• Business and organisation change projects
  • Infrastructure and facilities projects
  • Product services development projects
  • IT & communications projects
  • Events projects

4.7 All projects must be approved in accordance with the University’s Delegations Framework – Governing Policy. For medium and large projects, the Project Sponsor role must be held by a member of University Executive.

4.8 Project quality management and assurance will be applied appropriate to the scale and risk of the project. This includes processes and activities to determine quality policies, objectives, and responsibilities so that the project will satisfy the needs for which it was undertaken. Project assurance costs will be funded from the project budget.

4.9 The Project Management Framework outlines handling requirements for project information, including a suite of project outputs, and related system utilisation. All project reporting must be via established framework outputs and delegated project systems. All project records and outputs must be captured in an approved records management system.

4.10 The Project Management Framework Manual provides processes for managing projects according to this policy. The Managing Projects section of MyUSC (staff intranet) steps USC staff through these processes.

4.11 All project staff must be trained in the use of the Project Management Framework and ensure all related project work aligns with related requirements. Training information is available on the Managing Projects section of MyUSC (staff intranet). Project support is available via the Project Management Office.

5. Responsibilities

Role Responsibility
Project Sponsor Provides resources and support for the project and is accountable for enabling success. Has responsibility for:
  • leading development of the project scope;
  • promoting the project, gathering organisational support, and promoting project benefits;
  • senior role in project issue escalation; and
  • ensuring smooth transfer of the project’s deliverables into the business after project closure.
  For medium and large projects, the Project Sponsor role must be filled by a member of University Executive.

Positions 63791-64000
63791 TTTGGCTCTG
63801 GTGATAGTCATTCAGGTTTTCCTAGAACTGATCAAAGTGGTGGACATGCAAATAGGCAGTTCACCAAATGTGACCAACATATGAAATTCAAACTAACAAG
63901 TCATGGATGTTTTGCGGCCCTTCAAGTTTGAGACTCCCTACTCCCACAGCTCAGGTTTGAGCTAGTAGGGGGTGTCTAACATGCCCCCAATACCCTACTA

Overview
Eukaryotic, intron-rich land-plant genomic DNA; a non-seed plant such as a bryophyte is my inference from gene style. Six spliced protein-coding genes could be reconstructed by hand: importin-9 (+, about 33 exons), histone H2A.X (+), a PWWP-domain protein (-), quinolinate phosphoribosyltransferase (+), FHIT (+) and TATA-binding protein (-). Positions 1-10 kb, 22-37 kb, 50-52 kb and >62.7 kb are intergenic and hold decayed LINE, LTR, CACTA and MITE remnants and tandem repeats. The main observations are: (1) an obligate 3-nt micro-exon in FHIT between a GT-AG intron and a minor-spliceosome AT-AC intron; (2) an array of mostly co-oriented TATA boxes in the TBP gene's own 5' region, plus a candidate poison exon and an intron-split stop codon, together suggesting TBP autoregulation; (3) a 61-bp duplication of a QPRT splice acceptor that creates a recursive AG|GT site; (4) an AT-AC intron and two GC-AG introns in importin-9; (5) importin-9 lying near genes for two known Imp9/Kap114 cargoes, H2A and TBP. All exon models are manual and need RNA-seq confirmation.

Project Lead   Senior representative on the project who:
  • understands both the strategic project sponsor needs and user needs of the project;
  • provides project direction, innovation, and motivation;
  • utilises influence for positive change management; and
  • genuinely leads the people involved in the project.
Program Manager Assigned by the organisation when a program (a group of projects) is put in place. Responsible for managing the program (group of related projects) in a coordinated way to obtain benefits and control not available from managing them individually.
Project Manager   Assigned by the organisation to lead the team that is responsible for achieving the project objectives.
Project Steering Group   A group of individuals who oversee a project and meet at key stages to ensure:
  • the strategic requirements of the project scope are being met;
  • risks, issues, and change requests are being addressed; and
  • the attainment of project outcomes are realised.
  Membership can range from three people up, and usually includes: Project Sponsor, Project Lead, a business/stakeholder representative, and the Project Manager (in a non-voting capacity).
Project Team   A group of individuals who support the Project Manager in performing the work of the project to achieve its objectives. The team is comprised of the Project Manager and individuals from different groups with different subject matter knowledge or with a specific skill set to carry out the work of the project. The composition of project teams varies. They can be:
  • Dedicated / Non-Dedicated team members.
  • Collaborative team / Functional division team.
  • Virtual / Co-located.
  Project teams include roles such as:
  • Project management staff
  • Project staff
  • Supporting experts
  • User or customer representatives
  • Business partners
Project Stakeholders Includes all members of the project team, as well as all interested entities that are internal or external to the organisation. Stakeholders have varying levels of responsibility and authority when participating on a project, and these levels can change over the course of the project’s lifecycle.

END